The Late Jurassic Aguilar pluton is located in NW Argentina, about 300–400 Km east of the Tarapacá basin, representing the backarc basin linked to the Jurassic volcanic arc. This small-size and compositionally heterogeneous pluton intruded the metasedimentary rocks of the Ordovician Santa Victoria Group, along the Cobres-Salinas Grandes lineament. A revision of published geochemical data in the light of new field and petrological results, allows us to propose a model concerning the petrogenesis and emplacement mechanisms of Aguilar pluton and to discuss its geodynamic setting. The pluton is mainly composed of metaluminous and nearly peraluminous granitoids, showing the geochemical characteristics of ferroan granites. The volumetrically subordinate mafic rocks are both ne- and hy-normative, and their primary magmas were generated by partial melting of a pristine Proterozoic mantle. Aguilar rocks display a rather limited range in (87Sr/86Sr)i, compared to the entire rift-related plutonic suite, i.e., 0.703198–0.704601, and εNdt from −1.06 to 3.82, calculated at 149 Ma. Fractional crystallization of mantle-derived magmas and crustal contamination processes explain the evolution to produce strongly silica-oversaturated magmas, which emplaced in the continental crust. The petrological data indicate that magma emplacement and cooling occurred at rather shallow depth. Multiple injections of magma batches into the magma chamber caused mingling and mixing processes early in the crystallization history. The Aguilar pluton is one of the several igneous complexes whose formation was associated with the extensional tectonics active during Late Jurassic-Early Cretaceous in NW Argentina. Based on the geological position and the igneous rocks affinity, we exclude that the Late Jurassic magmatism was generated in an orogenic setting and envisage that it was linked to the early extensional phase that preceded the Cretaceous continental rifting, related to the break–up of the South America-Africa continents.

The Aguilar pluton (23°12′ S–65°40′ W; NW Argentina): Petrological implications on the origin of the Late Jurassic intraplate magmatism in the Central Andes

GIONCADA, ANNA;MAZZUOLI, ROBERTO;
2013

Abstract

The Late Jurassic Aguilar pluton is located in NW Argentina, about 300–400 Km east of the Tarapacá basin, representing the backarc basin linked to the Jurassic volcanic arc. This small-size and compositionally heterogeneous pluton intruded the metasedimentary rocks of the Ordovician Santa Victoria Group, along the Cobres-Salinas Grandes lineament. A revision of published geochemical data in the light of new field and petrological results, allows us to propose a model concerning the petrogenesis and emplacement mechanisms of Aguilar pluton and to discuss its geodynamic setting. The pluton is mainly composed of metaluminous and nearly peraluminous granitoids, showing the geochemical characteristics of ferroan granites. The volumetrically subordinate mafic rocks are both ne- and hy-normative, and their primary magmas were generated by partial melting of a pristine Proterozoic mantle. Aguilar rocks display a rather limited range in (87Sr/86Sr)i, compared to the entire rift-related plutonic suite, i.e., 0.703198–0.704601, and εNdt from −1.06 to 3.82, calculated at 149 Ma. Fractional crystallization of mantle-derived magmas and crustal contamination processes explain the evolution to produce strongly silica-oversaturated magmas, which emplaced in the continental crust. The petrological data indicate that magma emplacement and cooling occurred at rather shallow depth. Multiple injections of magma batches into the magma chamber caused mingling and mixing processes early in the crystallization history. The Aguilar pluton is one of the several igneous complexes whose formation was associated with the extensional tectonics active during Late Jurassic-Early Cretaceous in NW Argentina. Based on the geological position and the igneous rocks affinity, we exclude that the Late Jurassic magmatism was generated in an orogenic setting and envisage that it was linked to the early extensional phase that preceded the Cretaceous continental rifting, related to the break–up of the South America-Africa continents.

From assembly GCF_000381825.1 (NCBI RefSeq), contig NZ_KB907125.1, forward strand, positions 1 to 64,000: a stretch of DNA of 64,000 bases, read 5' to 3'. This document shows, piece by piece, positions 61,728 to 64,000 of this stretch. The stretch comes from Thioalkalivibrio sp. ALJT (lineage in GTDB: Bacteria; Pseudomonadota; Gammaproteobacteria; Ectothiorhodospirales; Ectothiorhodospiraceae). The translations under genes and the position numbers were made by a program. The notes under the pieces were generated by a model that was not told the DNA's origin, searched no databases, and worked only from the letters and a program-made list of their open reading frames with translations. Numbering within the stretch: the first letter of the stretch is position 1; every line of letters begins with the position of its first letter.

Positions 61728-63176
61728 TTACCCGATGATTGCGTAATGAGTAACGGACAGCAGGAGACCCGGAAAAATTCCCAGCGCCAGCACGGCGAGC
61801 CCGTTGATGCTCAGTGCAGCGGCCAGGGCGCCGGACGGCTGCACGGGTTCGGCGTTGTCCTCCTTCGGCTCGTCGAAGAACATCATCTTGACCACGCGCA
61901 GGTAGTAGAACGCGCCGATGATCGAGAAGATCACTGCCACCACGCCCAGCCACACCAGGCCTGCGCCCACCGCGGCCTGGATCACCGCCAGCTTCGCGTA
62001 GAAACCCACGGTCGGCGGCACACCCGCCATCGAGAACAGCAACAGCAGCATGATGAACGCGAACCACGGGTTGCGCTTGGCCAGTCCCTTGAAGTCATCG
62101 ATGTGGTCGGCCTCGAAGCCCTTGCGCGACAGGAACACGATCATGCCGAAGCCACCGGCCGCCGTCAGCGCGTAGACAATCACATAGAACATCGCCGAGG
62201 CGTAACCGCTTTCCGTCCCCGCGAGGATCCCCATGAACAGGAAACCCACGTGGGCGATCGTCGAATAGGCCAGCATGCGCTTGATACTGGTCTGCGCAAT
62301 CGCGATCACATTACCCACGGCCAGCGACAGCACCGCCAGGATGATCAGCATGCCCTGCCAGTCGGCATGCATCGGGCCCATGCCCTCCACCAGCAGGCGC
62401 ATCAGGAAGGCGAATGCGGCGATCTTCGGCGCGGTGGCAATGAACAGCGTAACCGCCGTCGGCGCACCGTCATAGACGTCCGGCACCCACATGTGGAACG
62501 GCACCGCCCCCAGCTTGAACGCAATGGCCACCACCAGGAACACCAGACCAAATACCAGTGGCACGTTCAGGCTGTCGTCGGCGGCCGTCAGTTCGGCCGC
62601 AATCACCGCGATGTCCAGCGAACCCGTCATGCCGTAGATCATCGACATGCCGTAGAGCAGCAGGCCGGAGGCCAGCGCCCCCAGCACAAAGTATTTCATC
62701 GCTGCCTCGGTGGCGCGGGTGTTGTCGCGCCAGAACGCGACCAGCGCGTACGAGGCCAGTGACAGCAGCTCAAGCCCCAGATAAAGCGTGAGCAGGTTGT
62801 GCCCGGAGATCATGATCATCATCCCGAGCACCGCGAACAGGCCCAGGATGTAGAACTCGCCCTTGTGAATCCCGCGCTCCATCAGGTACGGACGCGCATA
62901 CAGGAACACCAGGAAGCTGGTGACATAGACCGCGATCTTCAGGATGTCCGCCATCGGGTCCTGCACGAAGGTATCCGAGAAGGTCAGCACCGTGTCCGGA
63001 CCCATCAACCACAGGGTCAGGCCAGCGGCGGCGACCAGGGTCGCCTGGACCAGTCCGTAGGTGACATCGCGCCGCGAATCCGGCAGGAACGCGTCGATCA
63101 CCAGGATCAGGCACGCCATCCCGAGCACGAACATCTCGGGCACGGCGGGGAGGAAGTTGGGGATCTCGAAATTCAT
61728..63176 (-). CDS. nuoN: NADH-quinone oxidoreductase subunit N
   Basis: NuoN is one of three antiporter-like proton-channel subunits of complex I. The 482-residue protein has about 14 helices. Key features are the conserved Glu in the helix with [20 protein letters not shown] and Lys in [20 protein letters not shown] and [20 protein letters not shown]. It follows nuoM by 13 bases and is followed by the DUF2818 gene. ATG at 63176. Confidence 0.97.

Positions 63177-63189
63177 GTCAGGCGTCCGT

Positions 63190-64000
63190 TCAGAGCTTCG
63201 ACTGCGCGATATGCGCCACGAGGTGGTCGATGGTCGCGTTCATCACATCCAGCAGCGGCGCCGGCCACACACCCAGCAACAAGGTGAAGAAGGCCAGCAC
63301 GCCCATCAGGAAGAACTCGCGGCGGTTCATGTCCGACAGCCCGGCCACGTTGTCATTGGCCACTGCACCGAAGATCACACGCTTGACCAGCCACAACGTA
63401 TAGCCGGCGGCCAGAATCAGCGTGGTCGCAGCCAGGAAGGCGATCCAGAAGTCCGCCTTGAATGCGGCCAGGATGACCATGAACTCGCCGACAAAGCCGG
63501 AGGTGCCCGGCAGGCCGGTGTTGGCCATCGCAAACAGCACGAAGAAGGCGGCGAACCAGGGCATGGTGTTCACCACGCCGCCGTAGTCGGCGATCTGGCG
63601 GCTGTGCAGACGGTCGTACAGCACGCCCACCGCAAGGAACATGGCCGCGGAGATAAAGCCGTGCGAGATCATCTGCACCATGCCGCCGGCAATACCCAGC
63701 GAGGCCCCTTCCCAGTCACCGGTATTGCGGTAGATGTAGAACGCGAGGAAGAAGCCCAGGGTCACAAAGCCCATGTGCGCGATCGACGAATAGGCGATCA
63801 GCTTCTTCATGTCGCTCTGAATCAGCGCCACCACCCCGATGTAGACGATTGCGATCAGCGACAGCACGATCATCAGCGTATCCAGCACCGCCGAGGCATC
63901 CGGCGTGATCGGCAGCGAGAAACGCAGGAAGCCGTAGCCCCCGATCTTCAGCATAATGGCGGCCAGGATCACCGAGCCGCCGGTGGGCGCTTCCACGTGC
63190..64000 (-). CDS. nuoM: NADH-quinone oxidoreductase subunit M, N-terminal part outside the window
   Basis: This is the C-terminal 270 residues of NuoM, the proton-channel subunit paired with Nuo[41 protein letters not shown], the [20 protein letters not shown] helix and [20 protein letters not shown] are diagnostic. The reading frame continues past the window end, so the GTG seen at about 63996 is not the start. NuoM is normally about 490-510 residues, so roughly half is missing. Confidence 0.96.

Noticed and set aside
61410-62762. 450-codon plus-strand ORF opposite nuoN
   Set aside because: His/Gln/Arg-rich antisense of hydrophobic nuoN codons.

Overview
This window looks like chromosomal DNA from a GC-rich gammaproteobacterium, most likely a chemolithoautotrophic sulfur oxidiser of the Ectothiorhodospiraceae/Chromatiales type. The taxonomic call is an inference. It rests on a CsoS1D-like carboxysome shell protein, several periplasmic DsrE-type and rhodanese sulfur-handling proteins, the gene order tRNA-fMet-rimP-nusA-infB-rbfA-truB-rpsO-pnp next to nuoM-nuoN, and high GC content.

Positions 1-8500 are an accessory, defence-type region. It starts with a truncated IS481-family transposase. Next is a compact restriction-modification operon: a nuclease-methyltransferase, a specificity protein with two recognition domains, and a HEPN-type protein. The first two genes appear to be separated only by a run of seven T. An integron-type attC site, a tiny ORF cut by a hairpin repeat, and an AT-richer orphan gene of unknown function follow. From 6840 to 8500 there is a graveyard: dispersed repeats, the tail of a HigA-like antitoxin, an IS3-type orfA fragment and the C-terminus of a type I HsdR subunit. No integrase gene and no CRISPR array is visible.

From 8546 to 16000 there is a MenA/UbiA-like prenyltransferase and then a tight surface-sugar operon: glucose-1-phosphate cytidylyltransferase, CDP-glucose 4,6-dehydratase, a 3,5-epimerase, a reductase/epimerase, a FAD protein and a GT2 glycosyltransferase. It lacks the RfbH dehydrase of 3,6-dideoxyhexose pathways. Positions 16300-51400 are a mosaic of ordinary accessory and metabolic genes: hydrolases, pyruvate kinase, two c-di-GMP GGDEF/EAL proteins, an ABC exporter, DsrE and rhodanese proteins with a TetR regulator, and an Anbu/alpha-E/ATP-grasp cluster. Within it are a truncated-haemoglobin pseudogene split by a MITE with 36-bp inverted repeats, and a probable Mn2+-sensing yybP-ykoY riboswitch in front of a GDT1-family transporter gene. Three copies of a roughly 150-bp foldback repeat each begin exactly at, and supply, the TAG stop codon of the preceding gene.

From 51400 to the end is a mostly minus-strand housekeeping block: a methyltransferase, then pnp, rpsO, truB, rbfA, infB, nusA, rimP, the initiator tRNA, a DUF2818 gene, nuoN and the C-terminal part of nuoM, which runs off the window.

Omarini, R; Gioncada, Anna; Vezzoli, L; Mazzuoli, Roberto; Cristiani, C; Sureda, R.
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Utilizza questo identificativo per citare o creare un link a questo documento: https://hdl.handle.net/11568/236799
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